There has been a steady flow of articles in recent years telling us how enforcement of the U.S. Foreign Corrupt Practices Act (FCPA) has evolved and moved into a new age: new and increased enforcement capabilities at the Department of Justice and the Securities and Exchange Commission (SEC), new risks in an age of instant communications and global supply chains. But are these risks so new?
In looking at enforcement actions and other developments in the world of FCPA enforcement during the past two years, one is struck by the fact that the big cases continue to involve the same fact patterns as before, and the U.S. Government’s enforcement priorities seem to result from the same dynamics that have been in existence since the earliest days of the FCPA itself. Despite all the memos and articles, despite all the increased awareness about the need for FCPA compliance, despite the newly enhanced policies and procedures and the stronger guardrails that many companies have put in place, human nature remains the same – and similar violations of the FCPA continue to occur.
This article reviews five major takeaways from recent FCPA cases and other developments during the past two years, and it ends with a suggestion to corporate counsel and compliance personnel about what it all means.
1. The classic FCPA fact pattern has not gone away.
When you think of the classic FCPA case, you think of Swiss bank accounts, offshore shell companies in secret jurisdictions, and agents who move funds to government officials under the guise of apparently legitimate consulting agreements. In the early days of the FCPA, before there was much awareness of the need for strong anti-corruption compliance, this was a fact pattern that seemed to crop up frequently. But as awareness and understanding grew in corporate America, and as everyone’s radar for red flags improved, one might have expected such obviously high-risk situations to become extinct. But they have not – far from it. When you look at some of the largest FCPA resolutions from the Department of Justice (DOJ) and SEC in the past couple of years, you realise that this classic fact pattern has never gone away.
Keppel Offshore & Marine Ltd. – Singapore-based shipyard operator and its U.S. subsidiary made payments to officials and a political party in Brazil through an intermediary who was supposedly providing legitimate consulting services. The commissions were paid into accounts held by shell companies controlled by the intermediary and then transferred to accounts controlled by the officials and the political party.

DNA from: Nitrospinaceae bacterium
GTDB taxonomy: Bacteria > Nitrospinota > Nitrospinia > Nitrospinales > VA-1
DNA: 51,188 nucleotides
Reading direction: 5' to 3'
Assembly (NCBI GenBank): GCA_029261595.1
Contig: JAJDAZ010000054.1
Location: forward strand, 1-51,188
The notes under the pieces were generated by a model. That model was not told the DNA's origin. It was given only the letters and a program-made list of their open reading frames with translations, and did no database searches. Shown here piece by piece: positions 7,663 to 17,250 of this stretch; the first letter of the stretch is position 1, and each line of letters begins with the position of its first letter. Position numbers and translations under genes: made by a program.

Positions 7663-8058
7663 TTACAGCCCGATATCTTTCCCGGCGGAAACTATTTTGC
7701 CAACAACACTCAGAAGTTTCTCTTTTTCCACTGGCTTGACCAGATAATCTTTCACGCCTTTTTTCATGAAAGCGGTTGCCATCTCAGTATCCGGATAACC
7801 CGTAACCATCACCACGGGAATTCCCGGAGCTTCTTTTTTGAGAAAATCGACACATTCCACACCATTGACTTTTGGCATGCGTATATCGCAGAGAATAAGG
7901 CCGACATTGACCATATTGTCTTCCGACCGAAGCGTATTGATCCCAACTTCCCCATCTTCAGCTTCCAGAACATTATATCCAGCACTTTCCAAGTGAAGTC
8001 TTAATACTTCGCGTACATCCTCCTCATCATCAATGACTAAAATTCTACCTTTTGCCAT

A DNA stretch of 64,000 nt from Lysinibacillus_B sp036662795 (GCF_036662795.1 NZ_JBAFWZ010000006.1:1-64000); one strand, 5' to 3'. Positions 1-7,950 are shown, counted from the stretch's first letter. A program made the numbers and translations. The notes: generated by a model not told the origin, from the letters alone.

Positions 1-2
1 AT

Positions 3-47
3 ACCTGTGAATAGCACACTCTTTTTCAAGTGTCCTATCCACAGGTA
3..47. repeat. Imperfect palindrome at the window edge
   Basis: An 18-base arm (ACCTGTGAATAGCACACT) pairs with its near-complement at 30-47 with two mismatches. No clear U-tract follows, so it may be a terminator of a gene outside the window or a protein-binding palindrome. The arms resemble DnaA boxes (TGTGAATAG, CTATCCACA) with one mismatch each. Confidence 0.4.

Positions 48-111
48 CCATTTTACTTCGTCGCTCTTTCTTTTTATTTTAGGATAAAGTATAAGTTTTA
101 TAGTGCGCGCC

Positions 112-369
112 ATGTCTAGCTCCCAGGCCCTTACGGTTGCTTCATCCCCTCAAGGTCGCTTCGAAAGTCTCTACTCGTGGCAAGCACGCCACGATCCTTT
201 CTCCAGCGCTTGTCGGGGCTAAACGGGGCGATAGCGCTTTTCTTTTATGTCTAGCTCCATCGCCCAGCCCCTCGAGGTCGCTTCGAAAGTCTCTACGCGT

SBM Offshore N.V. – Netherlands-based company and its U.S. subsidiary made payments to officials in Brazil, Angola, Equatorial Guinea, Kazakhstan and Iraq through intermediaries in Brazil and elsewhere in order to obtain contracts with state-owned oil companies. Payments were made into accounts in Switzerland and Monaco held in the name of the intermediaries’ shell companies.
Telia Co. AB – Sweden-based company and its Uzbekistan subsidiary made payments to Uzbek officials through a Gibraltar shell company that company management knew was beneficially owned by an Uzbek official.
United Technologies Corp. – U.S.-based company and its subsidiaries made payments to government officials through various intermediaries to win contracts for elevators in Azerbaijan and aircraft engines in China.
The classic FCPA red flags were readily apparent in all of these cases: commercial agents, little or no due diligence by the companies, high-risk countries and market sectors, offshore shell companies, bank accounts in Switzerland and Monaco. Of the top 10 highest dollar-amount resolutions in the history of the FCPA, four of them have occurred within the past two years, and they all exhibited classic red flags, such as the use of agents in high-dollar transactions.
Why are cases like these still happening? The fact is that the issues giving rise to such “classic corruption” are more persistent than we might have thought. These include economic pressures on companies, the continued corrupt attitudes of foreign officials in certain countries, and the willingness of employees to step across the line in order to bring in business. Despite the fact that the FCPA has been on the books for more than four decades, and despite the well-publicised enforcement actions that have sent individuals to jail and caused companies to pay fines in the many hundreds of millions of dollars, some individuals are still willing to engage in such conduct. And it’s why, even today, these fact patterns still dominate the big FCPA cases. The risks have not gone away.
2. DOJ and SEC like follow-on cases and industry sweeps.
The FCPA resolutions during the past two years provide further evidence that the tried-and-true enforcement strategy of industry sweeps is alive and well. The trend has a long pedigree, going back at least as far as the Bonny Island cases, the Panalpina cases in 2010, and the medical device cases after that. The trend continued in the past year with several FCPA resolutions in a variety of contexts.